Three general methods to "torify" apps are proxification, socksification, transsockification. Torifier can be used to tunnel any software application over Tor.

    For developers, Shadow, Stem and txtorcon might be of interest. Orchid can be used to torify Java and JVM applications.



With widespread adoption of Internet in the 1990s, the US government realizes that Internet can be used by its spies for sharing intelligence. But the problem of identity and security of sources has to be solved. Hence, US Office of Naval Research starts funding research on Onion Routing. This research is initially carried out Paul Syverson, Michael G. Reed and David Goldschlag at the US Naval Research Laboratory.


First prototype system that does onion routing is built. It runs on a single Solaris 2.5.1/2.6 machine emulating five nodes. In July, the code is approved for public distribution.


Work starts on second generation onion routing. This is the beginning of Tor. The name is not an acronym, although it can be expanded as "The Onion Routing". Alpha release of Tor happens is September.


Tor network is deployed. Tor code is open sourced under MIT license.


Location hidden services are deployed. This is the beginning of Tor Onion Services. The Tor Project is funded by Electronic Frontier Foundation, whose mandate is to defend digital privacy, free speech, and innovation. In August, the Tor design paper is published at USENIX Security Symposium. By the end of the year, there are 100 Tor nodes.


First major criminal activities on Tor are reported. Meanwhile, US government continues to fund Tor. About 75% of total donations for the year come from the US government. In 2013, this figure is about 93%.


A leaked presentation of the National Security Agency (NSA) reveals that they tried to hack Tor and failed. Meanwhile, Edward Snowden leaks NSA documents via Tor. FBI closes Silk Road, a Dark Web marketplace for drugs, weapons and stolen data.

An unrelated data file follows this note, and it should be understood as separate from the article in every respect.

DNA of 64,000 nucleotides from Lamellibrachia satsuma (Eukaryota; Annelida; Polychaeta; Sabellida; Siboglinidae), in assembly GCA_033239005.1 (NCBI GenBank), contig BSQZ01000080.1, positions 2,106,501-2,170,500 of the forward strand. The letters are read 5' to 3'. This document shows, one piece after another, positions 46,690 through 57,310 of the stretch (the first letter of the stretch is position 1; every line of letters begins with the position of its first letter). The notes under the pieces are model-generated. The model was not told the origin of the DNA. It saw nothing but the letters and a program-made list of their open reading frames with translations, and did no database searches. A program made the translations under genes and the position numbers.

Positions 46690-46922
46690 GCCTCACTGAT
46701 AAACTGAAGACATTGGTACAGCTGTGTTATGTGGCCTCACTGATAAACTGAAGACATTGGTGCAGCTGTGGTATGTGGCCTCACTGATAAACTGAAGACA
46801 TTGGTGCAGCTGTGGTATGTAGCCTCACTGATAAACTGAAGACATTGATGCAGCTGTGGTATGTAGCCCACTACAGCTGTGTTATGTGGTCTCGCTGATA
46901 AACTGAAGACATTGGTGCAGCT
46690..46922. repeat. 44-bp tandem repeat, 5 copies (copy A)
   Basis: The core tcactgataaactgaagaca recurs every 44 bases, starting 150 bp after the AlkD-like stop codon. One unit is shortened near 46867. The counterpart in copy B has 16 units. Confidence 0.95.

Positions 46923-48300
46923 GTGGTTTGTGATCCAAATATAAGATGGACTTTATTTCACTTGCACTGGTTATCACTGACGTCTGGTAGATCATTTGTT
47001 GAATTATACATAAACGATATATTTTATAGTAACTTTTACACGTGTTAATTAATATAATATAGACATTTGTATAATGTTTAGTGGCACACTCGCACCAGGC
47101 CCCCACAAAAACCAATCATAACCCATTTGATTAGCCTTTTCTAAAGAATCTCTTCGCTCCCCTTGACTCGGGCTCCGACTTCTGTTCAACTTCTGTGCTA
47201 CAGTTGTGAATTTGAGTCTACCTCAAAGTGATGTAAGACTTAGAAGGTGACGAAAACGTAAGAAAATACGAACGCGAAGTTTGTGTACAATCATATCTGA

Tor users averaged over the year 2015. Source: Kire 2017.
Tor users averaged over the year 2015. Source: Kire 2017.

In 2015, Tor network has over 7000 nodes worldwide. Daily, more than 2 million users connect to Tor.


One study reports that Tor serves 8 million users per day. This involves 1.2 billion anonymous circuits per day carrying approximately 517 TiB of data (6.1GiB/s).


  1. Ashwin S. 2016. "Can you Really Hide Yourself Online using TOR Network?" Hacker9, December 07. Accessed 2019-03-21.
  2. Christophe. 2016. "Tor – the good, the bad, and the ugly." Blog, Sqreen, November 03. Accessed 2019-03-21.
  3. Dingledine, Roger. 2002. "pre-alpha: run an onion proxy now!" Mailing list archive, OR-Dev, September 20. Accessed 2019-03-21.
  4. Dingledine, Roger and Nick Mathewson. 2019. "Tor Protocol Specification." Tor Project Git, January 15. Accessed 2019-03-21.
  5. ExpressVPN. 2018. "The unlikely history of Tor." ExpressVPN, February 14. Accessed 2019-03-21.
  6. ISBuzz News. 2014. "The Secret History of Tor." ISBuzz News, December 08. Accessed 2019-03-21.